The labor agreements show that the pension plan money is part of the total negotiated compensation. The key phrase, in those agreements I read (emphasis added), is: "The Employer shall contribute on behalf of the employee." This shows that this is just divvying up the total compensation package, so much for cash wages, so much for paid vacations, so much for retirement, etc.

The collective bargaining agreements for prosecutors, cops and scientists are all on-line.

Reporters should sit down, get a cup of coffee and read them. And then they could take what they learn, and what the state website says about fringe benefits, to Gov. Walker and challenge his assumptions.

And they should point out the very first words the state has posted at a web page on careers as a state employee (emphasis added):

The fringe benefits offered to State of Wisconsin employees are significant, and are a valuable part of an individual's compensation package.
Coverage of the controversy in Wisconsin over unions collective bargaining, and in particular pension plan contributions, contains repeated references to the phrase "contribute more."

The key problem is that journalists are assuming that statements by Gov. Scott Walker have basis in fact. Journalists should never accept the premise of a political statement, but often they do, which explains why so much of our public policy is at odds with well-established principles.

The question journalists should be asking is "who contributes" to the state of Wisconsin' s pension and health care plans.

The fact is that all of the money going into these plans belongs to the workers because it is part of the compensation of the state workers. The fact is that the state workers negotiate their total compensation, which they then divvy up between cash wages, paid vacations, health insurance and, yes, pensions. Since the Wisconsin government workers collectively bargained for their compensation, all of the compensation they have bargained for is part of their pay and thus only the workers contribute to the pension plan. This is an indisputable fact.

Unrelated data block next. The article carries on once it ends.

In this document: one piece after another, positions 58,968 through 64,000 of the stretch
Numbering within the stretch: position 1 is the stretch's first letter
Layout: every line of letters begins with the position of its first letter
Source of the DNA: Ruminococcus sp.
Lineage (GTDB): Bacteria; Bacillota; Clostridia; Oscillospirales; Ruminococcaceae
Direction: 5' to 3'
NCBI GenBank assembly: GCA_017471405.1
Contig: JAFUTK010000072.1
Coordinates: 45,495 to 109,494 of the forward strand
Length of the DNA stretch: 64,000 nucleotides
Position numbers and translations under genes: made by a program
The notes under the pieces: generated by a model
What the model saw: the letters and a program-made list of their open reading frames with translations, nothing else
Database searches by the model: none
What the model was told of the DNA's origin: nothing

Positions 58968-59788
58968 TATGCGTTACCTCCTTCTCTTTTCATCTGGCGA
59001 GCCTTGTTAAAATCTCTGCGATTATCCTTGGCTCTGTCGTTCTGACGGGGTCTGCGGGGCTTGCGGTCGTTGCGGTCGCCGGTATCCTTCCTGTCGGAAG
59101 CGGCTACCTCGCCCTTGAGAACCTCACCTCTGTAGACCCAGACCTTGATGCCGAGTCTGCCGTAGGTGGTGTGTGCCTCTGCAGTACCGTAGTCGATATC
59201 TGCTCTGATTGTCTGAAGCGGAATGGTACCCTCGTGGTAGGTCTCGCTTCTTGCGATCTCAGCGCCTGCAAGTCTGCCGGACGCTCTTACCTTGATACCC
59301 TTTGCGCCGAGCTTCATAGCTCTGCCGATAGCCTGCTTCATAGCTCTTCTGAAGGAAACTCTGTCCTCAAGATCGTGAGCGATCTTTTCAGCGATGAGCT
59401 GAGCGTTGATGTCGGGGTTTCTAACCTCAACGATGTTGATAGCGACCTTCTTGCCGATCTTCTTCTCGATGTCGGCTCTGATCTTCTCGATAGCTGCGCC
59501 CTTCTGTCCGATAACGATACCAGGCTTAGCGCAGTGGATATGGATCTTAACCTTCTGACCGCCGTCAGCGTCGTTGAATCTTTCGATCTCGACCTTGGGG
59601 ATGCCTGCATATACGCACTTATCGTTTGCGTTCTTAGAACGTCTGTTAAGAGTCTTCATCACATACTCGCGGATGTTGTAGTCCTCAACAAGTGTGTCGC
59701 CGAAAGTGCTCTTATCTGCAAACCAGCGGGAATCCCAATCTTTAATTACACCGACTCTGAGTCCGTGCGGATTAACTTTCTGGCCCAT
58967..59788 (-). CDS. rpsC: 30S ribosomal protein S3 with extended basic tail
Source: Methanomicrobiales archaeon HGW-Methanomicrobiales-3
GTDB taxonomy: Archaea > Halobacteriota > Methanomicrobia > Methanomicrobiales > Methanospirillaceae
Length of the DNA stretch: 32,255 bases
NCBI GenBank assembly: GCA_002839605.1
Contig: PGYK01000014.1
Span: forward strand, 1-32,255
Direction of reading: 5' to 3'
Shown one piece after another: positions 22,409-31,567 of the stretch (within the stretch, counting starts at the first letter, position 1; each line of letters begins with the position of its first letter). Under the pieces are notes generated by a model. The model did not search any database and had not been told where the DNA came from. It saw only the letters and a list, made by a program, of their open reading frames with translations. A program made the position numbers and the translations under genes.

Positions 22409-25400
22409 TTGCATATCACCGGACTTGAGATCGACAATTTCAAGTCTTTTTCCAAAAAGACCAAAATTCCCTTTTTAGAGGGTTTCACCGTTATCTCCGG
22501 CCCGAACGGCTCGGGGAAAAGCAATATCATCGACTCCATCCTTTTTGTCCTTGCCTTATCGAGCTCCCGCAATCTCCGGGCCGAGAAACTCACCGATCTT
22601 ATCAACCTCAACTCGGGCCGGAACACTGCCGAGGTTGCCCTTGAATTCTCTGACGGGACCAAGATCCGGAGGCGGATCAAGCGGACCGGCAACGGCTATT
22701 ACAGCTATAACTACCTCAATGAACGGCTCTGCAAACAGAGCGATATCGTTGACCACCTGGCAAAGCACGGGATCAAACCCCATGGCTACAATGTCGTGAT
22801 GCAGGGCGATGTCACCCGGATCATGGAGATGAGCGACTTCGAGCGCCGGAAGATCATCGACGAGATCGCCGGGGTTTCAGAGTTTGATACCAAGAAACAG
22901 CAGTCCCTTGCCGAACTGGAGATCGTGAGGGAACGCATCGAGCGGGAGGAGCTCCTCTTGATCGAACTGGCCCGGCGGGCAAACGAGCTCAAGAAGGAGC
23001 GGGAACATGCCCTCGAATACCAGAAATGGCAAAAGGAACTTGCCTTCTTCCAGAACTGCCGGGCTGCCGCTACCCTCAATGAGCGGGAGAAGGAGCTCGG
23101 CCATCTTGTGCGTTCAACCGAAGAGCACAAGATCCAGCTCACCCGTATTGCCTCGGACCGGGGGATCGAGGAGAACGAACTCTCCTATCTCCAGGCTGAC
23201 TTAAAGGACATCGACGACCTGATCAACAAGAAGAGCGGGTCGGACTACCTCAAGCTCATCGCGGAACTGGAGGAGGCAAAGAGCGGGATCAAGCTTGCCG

Not every news report gets it wrong, but the narrative of the journalistic herd has now been set and is slowly hardening into a concrete falsehood that will distort public understanding of the issue for years to come unless journalists en masse correct their mistakes. From the Associated Press and The New York Times to Wisconsin's biggest newspaper, and every broadcast report I have heard, reporters again and again and again have written as fact what is nonsense.

Compared to tax, this economic issue that reporters have been mishandling is simple. But if journalists cannot grasp the economics of this issue, then how can we hope to have an intelligent debate about tax policy?

Dedicated tax journalists like my colleagues Lee Sheppard and Martin Sullivan at Tax Analysts have exposed, and explained in laymen terms, the arcane rules underlying the important tax debates and controversies that affect corporate and individual taxpayers. But the mainstream press is not even getting basic labor economics right, a much simpler matter.

Among the reports that failed to scrutinize Gov. Walker' s assertions about state workers' contributions and thus got it wrong is one by A.G. Sulzberger, the presumed future publisher of The New York Times, who is now a national correspondent. He wrote that the Governor "would raise the amount government workers pay into their pension to 5.8 percent of their pay, from less than 1 percent now."

Wrong. The workers currently pay 100 percent from their compensation package, but a portion of it is deducted from their paychecks and a portion of it goes directly to the pension plan.

One correct way to describe this is that the governor "wants to further reduce the cash wages that state workers currently take home in their paychecks." Most state workers already divert 5 percent of their cash wages to the pension plan, an official state website shows.

Gov. Walker says that he wants them to "contribute more" via deductions from their paychecks. But since the workers already contribute 100 percent of the money going to the pension plan the real issue is changing the accounting for this to reduce cash wages.

Once the state has settled on the compensation package for its workers then how the cash flows is merely accounting for how the costs are divvied up. If the workers got higher cash pay and diverted all of the pension contributions from their pay it would be the same amount compared to having the state pay directly into the pension funds.

By falsely describing the situation the governor has sought to create the issue as one of the workers getting a favor. The Club for Growth, in broadcast ads, blatantly lies by saying "state workers haven't had to sacrifice. They pay next to nothing for their pensions."